The bizarre scenes capped six weeks of election turmoil that escalated into a constitutional crisis over the weekend as Mata’afa’s fierce rival refused to cede power.
“This is an illegal takeover of government,” Mata’afa said Sunday of the efforts to keep her from office. “Because it’s a bloodless coup, people aren’t so concerned or disturbed by it.”
The drama in the Pacific nation of 200,000 could have broader geopolitical ramifications. Mata’afa has pledged to stop a $100 million port development backed by China, which has been expanding its regional influence.
The standoff began April 9 when a national election ended in a 25-25 tie between Mata’afa’s newly created FAST Party and the ruling Human Rights Protection (HRP) Party, headed by Tuilaepa Sailele Malielegaoi, the prime minister since 1998.
The deadlock appeared to have broken when a lone independent lawmaker sided with Mata’afa, only for the electoral commission to appoint another HRP candidate, citing gender quotas. That restored the tie.
Samoa’s head of state — an ally of Malielegaoi— announced new elections to resolve the standoff. But Mata’afa’s party appealed and last week the Supreme Court ruled in her favor, annulling the appointment, canceling the new election and clearing the way for her to take office, according to the Associated Press.
Monday marked the deadline for the new parliament to be seated.
But on Saturday night, head of state Tuimaleali’ifano Va’aleto’a Sualauvi II canceled the seating without explanation, Radio New Zealand reported. When the Supreme Court overruled him on Sunday, the house speaker — another Malielegaoi ally — postponed the opening of parliament.
That led to Mata’afa’s claim that a “bloodless coup” was underway.
“We have to fight this because we want to retain this country as a country that is democratically ruled, premised on the rule of law,” she told New Zealand’s Newshub on Sunday.
When she arrived at the circular parliament house on Monday accompanied by the chief justice — dressed in a ceremonial wig and robes — who would swear her in, however, Mata’afa found the doors locked tight. The clerk of the house told her the building had been locked on the orders of Malielegaoi and the speaker.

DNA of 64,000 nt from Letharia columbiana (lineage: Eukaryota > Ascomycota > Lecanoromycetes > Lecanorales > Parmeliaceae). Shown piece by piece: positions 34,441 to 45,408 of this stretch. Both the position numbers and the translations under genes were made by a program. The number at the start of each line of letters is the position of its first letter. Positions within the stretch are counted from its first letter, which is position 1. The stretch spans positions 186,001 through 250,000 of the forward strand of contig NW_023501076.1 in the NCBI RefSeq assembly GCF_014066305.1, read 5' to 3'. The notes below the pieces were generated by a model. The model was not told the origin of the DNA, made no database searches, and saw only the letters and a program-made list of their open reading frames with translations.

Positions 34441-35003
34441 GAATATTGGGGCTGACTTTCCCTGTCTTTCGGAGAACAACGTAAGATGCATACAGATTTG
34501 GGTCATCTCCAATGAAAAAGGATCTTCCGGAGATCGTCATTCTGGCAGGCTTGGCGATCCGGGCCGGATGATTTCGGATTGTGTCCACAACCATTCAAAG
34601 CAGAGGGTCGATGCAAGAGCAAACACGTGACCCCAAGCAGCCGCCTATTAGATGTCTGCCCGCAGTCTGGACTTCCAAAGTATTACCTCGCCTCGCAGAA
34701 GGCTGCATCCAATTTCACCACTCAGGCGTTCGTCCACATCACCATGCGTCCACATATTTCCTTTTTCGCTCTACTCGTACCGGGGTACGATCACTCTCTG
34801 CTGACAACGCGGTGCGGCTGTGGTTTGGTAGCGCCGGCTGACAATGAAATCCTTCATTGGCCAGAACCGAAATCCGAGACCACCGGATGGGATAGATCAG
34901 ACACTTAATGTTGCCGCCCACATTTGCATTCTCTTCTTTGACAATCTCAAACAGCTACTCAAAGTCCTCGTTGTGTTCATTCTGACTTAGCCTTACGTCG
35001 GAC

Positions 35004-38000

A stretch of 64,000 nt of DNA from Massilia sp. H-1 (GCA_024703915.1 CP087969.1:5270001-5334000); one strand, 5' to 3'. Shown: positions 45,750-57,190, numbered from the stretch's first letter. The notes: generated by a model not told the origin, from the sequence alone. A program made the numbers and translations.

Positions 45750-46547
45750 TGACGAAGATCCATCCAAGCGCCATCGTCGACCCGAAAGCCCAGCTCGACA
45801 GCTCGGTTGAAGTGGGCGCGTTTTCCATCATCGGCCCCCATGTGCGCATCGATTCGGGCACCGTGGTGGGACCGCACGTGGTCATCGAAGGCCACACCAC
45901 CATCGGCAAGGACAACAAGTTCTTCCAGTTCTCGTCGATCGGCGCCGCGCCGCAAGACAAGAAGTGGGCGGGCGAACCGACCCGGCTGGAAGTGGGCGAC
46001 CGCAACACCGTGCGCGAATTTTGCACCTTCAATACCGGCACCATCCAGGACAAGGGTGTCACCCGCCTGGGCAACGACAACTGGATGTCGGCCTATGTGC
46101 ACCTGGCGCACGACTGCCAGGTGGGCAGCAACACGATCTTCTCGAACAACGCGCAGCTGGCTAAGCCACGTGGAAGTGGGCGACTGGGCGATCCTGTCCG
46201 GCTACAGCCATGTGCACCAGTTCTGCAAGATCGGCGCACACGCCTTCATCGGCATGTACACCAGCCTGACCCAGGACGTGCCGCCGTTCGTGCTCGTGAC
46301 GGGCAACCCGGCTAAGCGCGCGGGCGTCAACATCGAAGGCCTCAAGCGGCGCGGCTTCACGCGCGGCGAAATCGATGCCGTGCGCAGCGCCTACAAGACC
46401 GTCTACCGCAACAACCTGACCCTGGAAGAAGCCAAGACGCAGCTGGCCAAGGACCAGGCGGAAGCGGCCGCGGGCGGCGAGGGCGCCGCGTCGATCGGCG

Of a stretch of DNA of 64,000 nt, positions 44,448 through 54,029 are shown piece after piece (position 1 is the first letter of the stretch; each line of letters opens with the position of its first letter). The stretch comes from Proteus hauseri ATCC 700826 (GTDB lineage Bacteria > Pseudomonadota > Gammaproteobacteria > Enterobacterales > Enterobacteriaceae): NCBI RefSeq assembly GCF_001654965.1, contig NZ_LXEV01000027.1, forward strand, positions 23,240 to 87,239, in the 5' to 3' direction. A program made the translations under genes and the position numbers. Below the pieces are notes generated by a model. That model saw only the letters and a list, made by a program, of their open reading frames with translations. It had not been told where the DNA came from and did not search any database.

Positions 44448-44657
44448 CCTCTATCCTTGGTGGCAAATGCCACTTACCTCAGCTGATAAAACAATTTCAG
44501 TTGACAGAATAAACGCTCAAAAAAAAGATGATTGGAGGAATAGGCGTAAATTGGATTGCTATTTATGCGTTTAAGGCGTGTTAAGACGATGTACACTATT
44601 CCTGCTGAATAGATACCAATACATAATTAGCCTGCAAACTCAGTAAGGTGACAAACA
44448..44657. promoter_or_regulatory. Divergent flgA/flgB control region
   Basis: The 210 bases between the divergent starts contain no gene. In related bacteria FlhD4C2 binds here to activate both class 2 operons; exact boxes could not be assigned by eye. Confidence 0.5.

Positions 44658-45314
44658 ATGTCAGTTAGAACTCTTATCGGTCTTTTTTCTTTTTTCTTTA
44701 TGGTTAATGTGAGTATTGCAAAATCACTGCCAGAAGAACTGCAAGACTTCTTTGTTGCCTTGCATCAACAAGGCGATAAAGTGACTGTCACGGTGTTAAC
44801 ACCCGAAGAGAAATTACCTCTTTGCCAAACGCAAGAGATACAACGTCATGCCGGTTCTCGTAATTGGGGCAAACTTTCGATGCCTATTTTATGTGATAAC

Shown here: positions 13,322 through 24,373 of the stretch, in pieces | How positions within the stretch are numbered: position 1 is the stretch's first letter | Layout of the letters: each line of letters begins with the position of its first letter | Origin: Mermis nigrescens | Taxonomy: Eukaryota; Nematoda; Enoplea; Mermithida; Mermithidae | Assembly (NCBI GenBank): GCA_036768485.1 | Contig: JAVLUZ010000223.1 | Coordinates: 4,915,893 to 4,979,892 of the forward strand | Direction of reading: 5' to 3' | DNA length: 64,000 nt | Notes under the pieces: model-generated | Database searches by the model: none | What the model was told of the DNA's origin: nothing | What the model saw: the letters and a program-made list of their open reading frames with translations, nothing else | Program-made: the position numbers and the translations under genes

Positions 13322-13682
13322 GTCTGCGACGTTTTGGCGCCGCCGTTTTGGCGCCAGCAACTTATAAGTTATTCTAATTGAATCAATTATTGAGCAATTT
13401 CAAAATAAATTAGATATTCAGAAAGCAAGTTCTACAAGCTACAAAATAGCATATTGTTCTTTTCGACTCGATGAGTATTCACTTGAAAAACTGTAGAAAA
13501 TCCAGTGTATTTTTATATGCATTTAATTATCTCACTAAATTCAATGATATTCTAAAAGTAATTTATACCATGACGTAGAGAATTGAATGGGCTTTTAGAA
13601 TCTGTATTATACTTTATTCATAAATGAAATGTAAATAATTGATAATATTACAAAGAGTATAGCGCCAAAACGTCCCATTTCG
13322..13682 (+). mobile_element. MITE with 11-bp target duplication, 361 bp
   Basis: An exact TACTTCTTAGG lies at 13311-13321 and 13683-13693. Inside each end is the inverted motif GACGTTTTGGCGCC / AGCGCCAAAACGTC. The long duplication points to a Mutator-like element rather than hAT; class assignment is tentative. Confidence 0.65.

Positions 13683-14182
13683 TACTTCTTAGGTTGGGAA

Mata’afa asked him to open up anyway.
“We need brave Samoans right now,” she said, according to the Guardian. “Return the power to the hands of the people.”
But the doors stayed locked, and police refused to intervene.
As Mata’afa and her supporters gathered under a large white tent on the parliament lawn, her opponent held a news conference to accuse her of “breaking and entering.”
“They have desecrated the grounds of parliament, and have made a ruckus in our hallowed grounds, they are trying to use force to open the House of Parliament,” Malielegaoi said, the Guardian reported.
A few hours later, Samoans found themselves faced with two prime ministers when Mata’afa was sworn in during an ad hoc outdoor ceremony.
As onlookers fanned themselves in the afternoon heat, Mata’afa took the oath of office to loud applause.
But the ceremony appeared to add to Samoa’s constitutional crisis, with experts saying the situation was unprecedented since independence in 1962.
“Samoa is a young democracy,” said Iati Iati from Victoria University of Wellington. “What you have then is a number of institutions whose power has not been accurately defined, so you have the head of state pushing the limits of his power, you’ve got the speaker coming in with his, you’ve got the courts asserting their power and you’ve got the prime minister saying he won’t listen to the courts.”
The crisis could get worse before it’s resolved.
“With apparently two governments, you would imagine that tensions could be brought to a boiling point very soon,” Iati said.
International leaders appeared reticent to take sides on Monday.
“We have faith in Samoa’s democracy and in their institutions,” said New Zealand Prime Minister Jacinda Ardern, while Australian Foreign Minister Marise Payne urged “all parties [to] respect the rule of law and democratic processes.”
Mata’afa was a member of Malielegaoi’s party until she broke away last year, criticizing — among other things — his plan for a Chinese-funded wharf.
She has said she will continue close relations with Beijing, but does not want to add to the more than $150 million Samoa already owes China.
Malielegaoi sought to dispel his rival’s swearing-in as “a joke.”
“Oh my, where have we ever seen a Speaker sworn in, in a tent? Shameful,” he said, according to Radio New Zealand.